I do feel our shared enthusiasm may have spilleth over. I’ve emailed Bob Windward a few times to express how happy I am, and my father-in-law being old school wrote him a letter of gratitude. I do hope he doesn’t think we’re Jehovah’s Modellers trying to drag him into our sinister cult. We can’t recommend them enough, in case you hadn’t seen the sub-text, and expect to see the Warrior up here soon.

He Who Dairies

April 21, 2012

As this post was published the doors have just opened for Salute2012 and if you’re reading this shortly afterwards then you’re probably not lucky enough to be there – unless you’re reading this on some smart device as you line up outside. This humble project is for the Frothy Racers game being run by UncEvl at table GB05, the idea behing the game being a mix of the film Ben Hur and the Wacky Races cartoon. I thought I’d do Benny Hill’s “Ernie” charactor thus bringing a hint of VBCW to it. Above are the basic pieces, a diecast milk cart, a pair of horses which I scrounged off a web chum, and the base lovingly handcrafted by UncEvl himself.

Ernie is an adapted Black Cat Bases Pianist sans stool and piano, to this I added spectacles (even though Benny Hill did the video for the song without them, I thought they where iconic and hence vital), a cap, an apron, and a cash bag.

These painted up rather nicely, and I’m happy to have secured cart horses with proper plough harnesses. Finding the horses was quite difficult as most miniature horses are for cavalry and have tack for riding and saddles.

I did the milk cart in a racing red as this is set to race some quite scary looking vehicles. Knowing how the scariest folk are usually the weakest this is a deliberate ploy to shatter their morale.

Fully painted and based including two crate of silver top and one of gold top.  The yoghurts for her at number 22 are inside, so out of view.

The signs were print outs on to coloured paper, which means no nasty white edges to deal with. They’re not perfect but narcissism must take second place occasionally.

This rear view is what the rest of the field will see most of… I hope.

Once You Poppy You Can’t Stoppy

March 6, 2012

Due to the poppylarity of my home grown opium here’s a stalk-by-stalk guide to making them yourself. I did talk about making them in the previous post but for our hobby cousins who don’t have English as their first language, like say the Americans, a photo how-to demolishes any linguistic barriers. Above is a pin and you’ll need around one hundred of these for a small field. It’s nickel plated brass which means it won’t rust. They’re made in Poland for the Hemline range and you’ll probably want them in various lengths so your field doesn’t look like a row of Guardsmen on parade. The sequins and beads you’ll need should also be available from your local haberdashers.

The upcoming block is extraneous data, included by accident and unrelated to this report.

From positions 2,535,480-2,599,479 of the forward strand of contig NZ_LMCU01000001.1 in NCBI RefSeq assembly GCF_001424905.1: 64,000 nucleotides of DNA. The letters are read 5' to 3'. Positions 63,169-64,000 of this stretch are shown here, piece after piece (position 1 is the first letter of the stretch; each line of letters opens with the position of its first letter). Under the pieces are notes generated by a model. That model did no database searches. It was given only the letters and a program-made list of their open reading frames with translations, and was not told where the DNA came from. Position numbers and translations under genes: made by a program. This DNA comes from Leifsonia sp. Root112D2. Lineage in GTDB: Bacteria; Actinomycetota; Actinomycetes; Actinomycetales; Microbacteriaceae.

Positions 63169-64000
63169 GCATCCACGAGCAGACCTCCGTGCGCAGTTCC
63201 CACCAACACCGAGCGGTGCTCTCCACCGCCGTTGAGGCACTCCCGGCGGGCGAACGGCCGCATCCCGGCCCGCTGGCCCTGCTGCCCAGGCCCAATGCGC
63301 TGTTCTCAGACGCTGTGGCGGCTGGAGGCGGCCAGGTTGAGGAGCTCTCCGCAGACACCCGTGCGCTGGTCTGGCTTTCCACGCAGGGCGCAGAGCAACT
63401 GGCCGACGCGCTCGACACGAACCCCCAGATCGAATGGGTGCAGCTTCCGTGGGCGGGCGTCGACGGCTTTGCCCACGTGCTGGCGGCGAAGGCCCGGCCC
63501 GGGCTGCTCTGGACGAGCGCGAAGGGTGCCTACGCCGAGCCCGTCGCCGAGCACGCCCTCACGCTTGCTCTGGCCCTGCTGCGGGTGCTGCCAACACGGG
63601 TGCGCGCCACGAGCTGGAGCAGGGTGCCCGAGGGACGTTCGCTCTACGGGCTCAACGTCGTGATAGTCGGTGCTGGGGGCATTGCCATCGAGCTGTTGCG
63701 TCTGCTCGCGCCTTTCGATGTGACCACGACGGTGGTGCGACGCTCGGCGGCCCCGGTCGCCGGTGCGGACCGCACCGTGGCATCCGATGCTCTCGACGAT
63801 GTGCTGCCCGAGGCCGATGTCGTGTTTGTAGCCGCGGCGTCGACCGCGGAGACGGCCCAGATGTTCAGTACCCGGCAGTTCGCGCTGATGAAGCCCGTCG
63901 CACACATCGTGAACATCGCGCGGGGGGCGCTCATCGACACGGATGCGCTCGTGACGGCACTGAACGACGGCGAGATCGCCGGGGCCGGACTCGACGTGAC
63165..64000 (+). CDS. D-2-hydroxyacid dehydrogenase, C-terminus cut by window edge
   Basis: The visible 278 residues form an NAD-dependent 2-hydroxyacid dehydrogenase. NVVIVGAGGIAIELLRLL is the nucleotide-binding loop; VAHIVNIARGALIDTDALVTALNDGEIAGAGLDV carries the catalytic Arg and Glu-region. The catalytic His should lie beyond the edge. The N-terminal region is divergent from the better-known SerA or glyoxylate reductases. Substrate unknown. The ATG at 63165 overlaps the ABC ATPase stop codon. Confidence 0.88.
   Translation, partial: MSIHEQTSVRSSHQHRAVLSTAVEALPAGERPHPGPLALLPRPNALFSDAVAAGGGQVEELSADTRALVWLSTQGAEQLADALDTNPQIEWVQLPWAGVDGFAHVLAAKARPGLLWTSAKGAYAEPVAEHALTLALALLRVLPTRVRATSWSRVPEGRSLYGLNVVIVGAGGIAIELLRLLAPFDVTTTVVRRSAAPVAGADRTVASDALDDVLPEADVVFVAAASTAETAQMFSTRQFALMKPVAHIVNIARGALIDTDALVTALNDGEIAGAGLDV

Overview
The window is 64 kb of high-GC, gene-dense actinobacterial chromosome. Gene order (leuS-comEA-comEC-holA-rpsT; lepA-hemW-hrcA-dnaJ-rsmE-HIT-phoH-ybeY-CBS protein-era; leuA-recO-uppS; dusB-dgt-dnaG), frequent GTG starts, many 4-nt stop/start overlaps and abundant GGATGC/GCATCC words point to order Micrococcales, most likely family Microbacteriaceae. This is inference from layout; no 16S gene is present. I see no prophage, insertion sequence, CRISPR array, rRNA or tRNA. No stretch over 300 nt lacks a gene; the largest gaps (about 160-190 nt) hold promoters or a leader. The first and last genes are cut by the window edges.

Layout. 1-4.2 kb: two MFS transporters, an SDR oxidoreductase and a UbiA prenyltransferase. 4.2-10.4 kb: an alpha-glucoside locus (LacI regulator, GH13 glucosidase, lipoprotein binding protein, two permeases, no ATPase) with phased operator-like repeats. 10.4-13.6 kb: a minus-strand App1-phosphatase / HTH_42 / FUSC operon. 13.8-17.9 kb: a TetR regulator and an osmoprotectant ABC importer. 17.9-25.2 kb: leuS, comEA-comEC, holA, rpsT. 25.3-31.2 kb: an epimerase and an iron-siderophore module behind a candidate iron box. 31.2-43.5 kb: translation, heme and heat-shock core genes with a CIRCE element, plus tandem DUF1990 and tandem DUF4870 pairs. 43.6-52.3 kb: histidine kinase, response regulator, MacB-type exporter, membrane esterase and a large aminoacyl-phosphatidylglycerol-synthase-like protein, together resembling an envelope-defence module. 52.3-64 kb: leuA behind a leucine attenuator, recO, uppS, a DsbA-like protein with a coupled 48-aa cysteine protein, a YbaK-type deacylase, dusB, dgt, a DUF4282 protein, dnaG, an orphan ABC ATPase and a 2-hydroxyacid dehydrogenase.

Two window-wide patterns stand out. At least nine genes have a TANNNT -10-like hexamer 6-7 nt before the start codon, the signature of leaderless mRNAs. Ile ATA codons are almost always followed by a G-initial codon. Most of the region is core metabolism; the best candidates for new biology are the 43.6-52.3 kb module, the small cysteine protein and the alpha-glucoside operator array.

Then you have to bend, kink and manipulate the pin to give it a more organic look. You can do this with strong fingers but a small pair of pliers make it both quicker and easier. I did leave a lot straight on my first field, but I think these look better. Be careful though as around one percent of these pins snap, which is also why you do this bending first.

Then slip on a small glass bead, hold it near the sharp end and add a tiny dob of superglue under the pinhead. Slip the bead up to under the pinhead, hold briefly and then onto the next one.

However if you want flowering poppies you glue on a concave sequin before the bead and glue it in place. Again it’s quicker to slip the sequin on, hold it near the sharp end, apply glue and then slip it up the shaft.

Then slip the bead on to the shaft, apply superglue to just under the sequin and put the bead in place.Once dried apply a couple of rings of superglue around the shaft. Typically I do a small one near the top, and a broader one at the bottom. Then apply your flock, preferably a long fibre one. Irregularity is key in replicating nature so don’t worry if some have very little flock and some a lot – if all else fails the sparse ones can always go in the middle of the field.

Repeat the above steps a few times and then you can spray them en masse. The flowering ones will need to have the flowers painted by hand. Bear in mind how Opium poppies are not red like the domesticated variety seen in Europe, They’re typically pale pink. For making into fields I attach thin strips of cork to an MDF base, add filler to make it look more like a field, and then both glue and stab the pins into the cork. Try to vary both the angle and spacing so it look more agriculturally pleasing.